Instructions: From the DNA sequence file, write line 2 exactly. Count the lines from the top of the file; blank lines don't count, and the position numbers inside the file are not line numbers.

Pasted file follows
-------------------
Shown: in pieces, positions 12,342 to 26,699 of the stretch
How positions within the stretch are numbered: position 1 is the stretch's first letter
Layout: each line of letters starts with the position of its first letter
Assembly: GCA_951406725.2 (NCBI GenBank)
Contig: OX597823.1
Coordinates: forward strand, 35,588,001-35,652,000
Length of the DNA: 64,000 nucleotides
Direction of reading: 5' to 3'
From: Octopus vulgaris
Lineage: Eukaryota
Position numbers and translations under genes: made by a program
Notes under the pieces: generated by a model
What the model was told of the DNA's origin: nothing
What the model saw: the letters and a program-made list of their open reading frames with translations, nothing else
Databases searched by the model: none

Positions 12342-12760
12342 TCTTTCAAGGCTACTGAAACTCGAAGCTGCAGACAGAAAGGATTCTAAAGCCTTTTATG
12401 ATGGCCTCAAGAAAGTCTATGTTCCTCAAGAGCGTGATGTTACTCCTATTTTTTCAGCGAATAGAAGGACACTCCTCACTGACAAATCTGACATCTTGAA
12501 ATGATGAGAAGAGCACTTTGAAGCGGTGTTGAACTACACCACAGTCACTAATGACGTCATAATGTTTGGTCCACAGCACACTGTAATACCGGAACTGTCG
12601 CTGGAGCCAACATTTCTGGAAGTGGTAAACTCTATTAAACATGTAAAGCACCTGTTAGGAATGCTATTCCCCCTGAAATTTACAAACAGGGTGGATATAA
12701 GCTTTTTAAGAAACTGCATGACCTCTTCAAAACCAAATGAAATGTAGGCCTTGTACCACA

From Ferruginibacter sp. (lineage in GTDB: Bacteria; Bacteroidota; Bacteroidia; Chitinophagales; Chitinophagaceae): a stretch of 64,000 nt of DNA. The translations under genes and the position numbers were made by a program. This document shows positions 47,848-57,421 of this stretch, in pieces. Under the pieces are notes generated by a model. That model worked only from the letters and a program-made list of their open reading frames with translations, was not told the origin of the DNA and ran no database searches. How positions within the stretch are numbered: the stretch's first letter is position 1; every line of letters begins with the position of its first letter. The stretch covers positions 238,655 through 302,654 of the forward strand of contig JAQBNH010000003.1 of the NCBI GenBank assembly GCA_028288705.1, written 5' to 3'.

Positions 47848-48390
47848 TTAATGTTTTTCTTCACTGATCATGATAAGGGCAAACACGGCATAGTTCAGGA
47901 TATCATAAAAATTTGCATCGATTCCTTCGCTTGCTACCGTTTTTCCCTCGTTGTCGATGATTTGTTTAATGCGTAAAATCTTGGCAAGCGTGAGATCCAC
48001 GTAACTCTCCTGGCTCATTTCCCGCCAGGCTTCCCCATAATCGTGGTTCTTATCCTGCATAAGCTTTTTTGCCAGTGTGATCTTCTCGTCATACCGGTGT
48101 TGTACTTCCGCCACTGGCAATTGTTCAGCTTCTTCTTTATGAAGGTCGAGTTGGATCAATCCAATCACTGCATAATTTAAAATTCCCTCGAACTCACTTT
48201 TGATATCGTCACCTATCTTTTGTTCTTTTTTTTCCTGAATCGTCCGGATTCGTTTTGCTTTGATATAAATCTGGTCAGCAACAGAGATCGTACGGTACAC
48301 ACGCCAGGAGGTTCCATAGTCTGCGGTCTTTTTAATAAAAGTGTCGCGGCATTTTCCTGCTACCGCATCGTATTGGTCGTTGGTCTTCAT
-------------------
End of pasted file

How positions within the stretch are numbered: position 1 is the stretch's first letter